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Les enquêtes du Père B...
G.K. Chesterton
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Les enquêtes du Père Brown (Father Brown)

4.09 of 5 stars 4.09  ·  rating details  ·  3,945 ratings  ·  215 reviews
L'ensemble des 44 nouvelles parues entre 1911 et 1935 plus trois nouvelles inédites en volume (traduites pour l'occasion). Le père Brown est un des personnages les plus célèbres, et le plus déroutant, de la fiction policière. Ce prêtre catholique d'une petite paroisse du Sussex considère le crime comme une oeuvre d'art et le criminel comme une âme égarée qu'il faut compren ...more
1203 pages
Published 2008 by Omnibus (first published 1935)
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Phil It's a good question? I wonder the same thing? He has been unfairly accused of Antisemitism and that puts people off without investigating for…moreIt's a good question? I wonder the same thing? He has been unfairly accused of Antisemitism and that puts people off without investigating for themselves sometimes. For the record, he was NOT. His warnings of the dangers of eugenics was almost prophetic - yet we have not learned!(less)
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The omnibus is the exhaustive collection of G.K. Chesterton's Father Brown short stories. If you've got a taste for detective stories and clever, British tones, then you'll love it. The omnibus is huge and I've been working through it for about 8 months. Take it a story at a time with a cup of hot tea and low lighting!
Jun 05, 2008 Katie rated it 5 of 5 stars  ·  review of another edition
Recommends it for: Emily
Recommended to Katie by: My mom
Oh much do I love Father Brown? I don't have a crush on him like I do on Lord Peter Wimsey, but he's so wise and compassionate and unassuming that I wish he was my priest. Not that I have a priest, or would really know what to do if I did. But that's how much I like him.
I feel kind of harsh giving this book 2 stars, since I really enjoyed the first five stories, which were the ones I was reading for university. In fact, I enjoyed them so much I decided to carry on reading this 700-odd page anthology, even though the required reading for the module was only the first 125pp or so. Taken on its own, Book 1, "The Innocence of Father Brown", would have easily earned an extra star or two from me. Book 2, "The Wisdom of Father Brown", was still fun to read, but I foun ...more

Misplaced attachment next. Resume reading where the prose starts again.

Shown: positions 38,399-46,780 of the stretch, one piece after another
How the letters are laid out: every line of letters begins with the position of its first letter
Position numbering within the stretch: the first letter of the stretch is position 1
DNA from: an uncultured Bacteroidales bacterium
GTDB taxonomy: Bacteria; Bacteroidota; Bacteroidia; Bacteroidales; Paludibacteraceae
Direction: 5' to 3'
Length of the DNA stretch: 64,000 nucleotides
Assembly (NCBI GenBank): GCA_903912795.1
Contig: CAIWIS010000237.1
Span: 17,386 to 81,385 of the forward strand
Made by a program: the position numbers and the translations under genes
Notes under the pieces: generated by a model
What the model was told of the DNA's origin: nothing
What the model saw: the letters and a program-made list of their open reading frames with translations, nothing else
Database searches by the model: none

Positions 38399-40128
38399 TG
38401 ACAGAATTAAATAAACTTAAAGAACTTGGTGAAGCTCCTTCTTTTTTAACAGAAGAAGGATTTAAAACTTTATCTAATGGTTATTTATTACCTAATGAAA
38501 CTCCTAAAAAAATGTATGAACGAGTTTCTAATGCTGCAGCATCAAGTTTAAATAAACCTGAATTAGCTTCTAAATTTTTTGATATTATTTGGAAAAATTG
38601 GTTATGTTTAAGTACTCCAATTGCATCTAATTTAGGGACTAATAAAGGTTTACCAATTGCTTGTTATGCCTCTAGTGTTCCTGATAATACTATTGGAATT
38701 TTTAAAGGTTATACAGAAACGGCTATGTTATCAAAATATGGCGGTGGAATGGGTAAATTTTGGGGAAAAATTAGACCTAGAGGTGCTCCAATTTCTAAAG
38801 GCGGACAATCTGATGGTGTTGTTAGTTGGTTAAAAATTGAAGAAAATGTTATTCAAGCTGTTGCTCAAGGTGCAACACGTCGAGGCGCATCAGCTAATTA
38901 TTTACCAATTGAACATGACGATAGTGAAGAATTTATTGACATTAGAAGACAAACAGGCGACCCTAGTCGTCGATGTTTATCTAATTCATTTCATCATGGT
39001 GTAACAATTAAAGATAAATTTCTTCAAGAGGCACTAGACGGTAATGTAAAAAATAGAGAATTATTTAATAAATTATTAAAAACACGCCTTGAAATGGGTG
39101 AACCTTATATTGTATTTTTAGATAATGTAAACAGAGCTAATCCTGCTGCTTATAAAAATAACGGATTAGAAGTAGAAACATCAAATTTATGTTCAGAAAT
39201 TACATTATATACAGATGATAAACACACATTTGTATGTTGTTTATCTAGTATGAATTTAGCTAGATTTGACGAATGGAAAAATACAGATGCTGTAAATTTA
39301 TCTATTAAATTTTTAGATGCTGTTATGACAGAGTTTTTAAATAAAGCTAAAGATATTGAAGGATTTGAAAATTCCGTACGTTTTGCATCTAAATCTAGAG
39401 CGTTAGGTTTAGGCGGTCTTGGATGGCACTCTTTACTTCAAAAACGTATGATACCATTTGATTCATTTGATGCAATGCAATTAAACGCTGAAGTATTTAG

Father Brown is a Catholic priest who somehow always gets involved in crime - as the one who solves the case, of course. But Father Brown doesn't seem to have logical methods like Sherlock Holmes, or Hercule Poirot, perhaps. In fact he oftentimes looks like a dreamy, absent-minded clergyman whose words nobody may understand. Several times people think he has known who the culprit is and is telling them to capture the man - when all he's saying is that the man is a witness or somebody who knows m ...more
Father Brown is one of my favourite fictional detectives because G. K. Chesterton embodied him with a wonderful sense of time and place. The strength of Chesterton's Father Brown stories lie in their diversity (brilliant, contemplative and bizarre - sometimes all at once) consistent cleverness and wide range of themes (far more depth then I usually expect from mysteries). 'The Complete Father Brown' is a volume packed with so much top-notch quality material that one read really only captures the ...more
Chesterton made a man who is sharp-witted, dreamy, kind, hard, dumpy, odd, lovable... in short, who takes my attention and holds it tight. I LIKE Father Brown. I would love to be stuck next to him on a long airplane ride with nothing to do but talk.
There is nothing of the thriller about these mysteries. They are more pretty descriptions, a plot twist, and a philosophical musing, generally. They aren't keep-you-up-late stories, so much as curl-up-with-tea stories. But I like that in them, too.
Father Brown is to psychology what Sherlock Holmes is to material evidence. Re-reading these last Fall, I found that the chief pleasure and merit of the Father Brown mystery stories is getting inside the mind of Chesterton himself. The stories themselves are uneven in worth -- I got the impression that Chesterton churned them out, occasionally pausing over insurmountable implausibilities and plot defects but then just moving on with a shrug. Even so, they are fully as clever as any television de ...more
Jonathan Westbrook
After listening to one of the audio plays on my mp3 player, I thought I would read this quintessential little English priest's adventures through the world of crime. Been putting if off for a while but decided a new year would be a great time to start it.
Only after realizing that each story was just a few pages long, it was just one story after another of some little priest jumping to conclusions and everyone, including the culprit, just assuming God's man knows best and either giving themselv
H. M. Snow
Father Brown is one of those fictional detectives you read and reread more for the philosophy than the mystery. As a short-story mystery writer, Chesterton doesn't "play fair"; he doesn't give the reader all the clues all the time. Often, you'll know who the criminal is before the crime has been committed. But Father Brown will continue as a classic for those who enjoy Chesterton's nonfiction, because he stands as the embodiment of those writings. He solves crimes in his head, not by the physica ...more